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Jesse James Maxwell: Finding the light

I was born Jesse James Maxwell on July 31, 1984. The site of the hospital is now occupied by a Walgreens drug store.

I was ushered into a low-income, single-parent household, and that presented extreme challenges.

My mother did the best she could with what she had, but struggled with addiction to controlled substances. Eventually, she was arrested, and it broke up the family.

My older brother, Jack, went to live with his father. The rest of my siblings were taken from the home and placed in foster care. It left me feeling angry and alone.

Fast-forwarding to my late middle-school years, I began smoking marijuana and drinking alcohol. I was consumed with anger at the lack of healthy role models in my life, having never met my father and long watched my mother struggle with her addiction.

Guest Writer

Jesse James Maxwellwas born to a single mother whose life was controlled by her addictions, and he and his older brother fell into the same pit. It took them many years to hit bottom and gradually claw their way back out, the older brother first, then Jesse. He is now working as an addiction recovery counselor with the McMinnville-based nonprofit Provoking Hope. This is his story, told in his own words.

Substances seemed to soothe my anger and hurt. They seemed to foster better social skills as well, enabling me to make friends more readily.
I began to feel what I took for relief. I started skipping school to skateboard and do drugs.

By 16, I had quit going to school altogether and begun experimenting with psilocybin mushrooms and LSD.

This was a big turning point, the biggest in my life so far. When I realized I could cover up how I felt about never having met my father, suffering with an addicted mother and feeling intense loneliness, I craved more and more.

Escaping into an alternative reality through drugs became my main point of focus.

Over the next five years, I jumped from job to job, unable to maintain consistent employment due to the fact that I was consuming drugs and alcohol so frequently I barely had a sober moment. I fathered two children, but that failed to deter me.

By now, though, recreational drugs were no longer providing relief from memories I badly wanted to bury. So I moved on to harder drugs, including  meth and heroin.

This led to a couple of felony charges and several stays in the county jail. I had freely given up the things in life that most people work so hard to achieve and maintain.

The mother of my kids finally tired of making excuses for me and put her foot down.

I was unemployed. We were losing our home. And for the second time, I was barred from seeing the kids.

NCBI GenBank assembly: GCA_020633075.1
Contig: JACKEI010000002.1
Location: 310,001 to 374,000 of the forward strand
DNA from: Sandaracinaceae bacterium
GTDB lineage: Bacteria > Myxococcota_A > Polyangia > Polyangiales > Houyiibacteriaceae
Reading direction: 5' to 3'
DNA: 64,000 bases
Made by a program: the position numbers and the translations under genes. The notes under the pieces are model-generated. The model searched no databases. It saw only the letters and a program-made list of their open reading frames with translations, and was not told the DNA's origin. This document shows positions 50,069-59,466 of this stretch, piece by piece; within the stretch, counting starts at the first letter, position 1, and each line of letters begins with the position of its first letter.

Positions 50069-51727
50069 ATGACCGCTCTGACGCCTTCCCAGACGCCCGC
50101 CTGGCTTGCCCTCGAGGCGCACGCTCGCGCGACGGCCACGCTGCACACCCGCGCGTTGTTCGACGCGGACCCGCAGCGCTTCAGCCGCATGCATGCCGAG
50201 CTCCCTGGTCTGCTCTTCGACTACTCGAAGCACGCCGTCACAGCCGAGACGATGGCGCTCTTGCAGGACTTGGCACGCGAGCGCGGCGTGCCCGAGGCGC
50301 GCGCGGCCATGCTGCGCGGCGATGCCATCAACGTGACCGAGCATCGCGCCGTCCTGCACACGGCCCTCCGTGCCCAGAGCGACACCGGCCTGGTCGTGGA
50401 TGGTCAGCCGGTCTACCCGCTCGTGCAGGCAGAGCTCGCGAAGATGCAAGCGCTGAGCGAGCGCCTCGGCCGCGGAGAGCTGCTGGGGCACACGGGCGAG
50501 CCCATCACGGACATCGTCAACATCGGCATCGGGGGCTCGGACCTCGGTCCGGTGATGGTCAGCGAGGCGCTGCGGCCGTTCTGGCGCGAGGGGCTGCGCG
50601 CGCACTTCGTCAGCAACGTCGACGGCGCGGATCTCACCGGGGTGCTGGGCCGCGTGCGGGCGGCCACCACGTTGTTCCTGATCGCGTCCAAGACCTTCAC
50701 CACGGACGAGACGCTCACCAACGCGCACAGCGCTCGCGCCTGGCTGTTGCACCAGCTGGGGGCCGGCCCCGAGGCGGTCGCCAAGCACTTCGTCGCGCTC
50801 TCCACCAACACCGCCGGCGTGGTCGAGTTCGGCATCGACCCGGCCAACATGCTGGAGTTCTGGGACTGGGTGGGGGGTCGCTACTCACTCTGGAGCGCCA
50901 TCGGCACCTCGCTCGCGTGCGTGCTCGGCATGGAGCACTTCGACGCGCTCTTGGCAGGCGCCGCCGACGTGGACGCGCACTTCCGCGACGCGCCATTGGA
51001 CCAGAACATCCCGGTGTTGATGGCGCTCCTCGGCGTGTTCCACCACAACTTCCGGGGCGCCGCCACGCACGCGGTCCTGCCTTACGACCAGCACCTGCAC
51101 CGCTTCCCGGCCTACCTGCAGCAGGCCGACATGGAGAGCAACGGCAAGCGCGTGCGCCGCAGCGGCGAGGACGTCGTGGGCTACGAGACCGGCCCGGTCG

I tried detox and intensive outpatient treatment multiple times, but had never actually hit bottom before.

I was broken and afraid. I had no coping skills, so had no idea how to live without drugs and alcohol.

My older brother had also slid into addiction. However, Jack had entered recovery and become a certified recovery mentor at Provoking Hope, a McMinnville program dedicated to helping addicts turn their lives around.

When he walked me through the door at Provoking Hope, the real battle began.

I enrolled in an intensive outpatient treatment program again through Health and Human Services. I relapsed several times, but continued to work toward eventual sobriety.

One day in group, the counselor called an inpatient treatment facility to check for an open bed for another member. He asked if there were two beds available.

Learning there were, he looked at me and said, “You willing to go?” Four days later, I entered a 90-day intensive treatment program in Eugene.

This place featured 25 other men from all walks of life, and seemed like an emotional pressure cooker.

At first, I struggled. But my brother and my significant other were always at the other end of the phone to cheer me on and remind me I wasn’t alone.

I did some real work in there. I did some assignments that forced me to face feelings I had long avoided.

I had accumulated a lot of guilt and shame in the course of wrecking my life. I realized I had spent years trying to keep my head above crashing waves in an ocean of fear, guilt and self-hatred. But I had a rock tied to my ankles, the rock of addiction, and it was going to claim my life if I failed to break free.

I stayed, and I worked hard. Eventually, I graduated.

It was the first time I had successfully completed something, and I wanted more. So I came home and completed my intensive outpatient program. I followed up by enrolling at Chemeketa Community College to earn my GED.

I began frequenting Provoking Hope and volunteering there. I found I wanted to give back to the community I had so freely taken from for so long. And I was eventually hired there.

When I hit rock bottom in my addiction, I stumbled upon willingness.

No one thing in my life determined whether or not I would become an addict. I didn’t wake up one day and choose that way of life either. It was something inside of me I felt I had no control over.

The disease of addiction does not discriminate. Surrendering old ideas, remolding core beliefs and leaning on others are the keys to continued recovery.

I know I will always be just one bad decision from stumbling back into the life. I stay vigilant, because addiction will always hover on the doorstep.

To those struggling with addiction, or have a partner who is, I urge you to continue the fight. Don’t lose hope, as recovery is always possible.

There is a light inside all of us, as long as there is a breath left in our body. That light has the potential to shine bright, and it always shines brightest in the darkness. 

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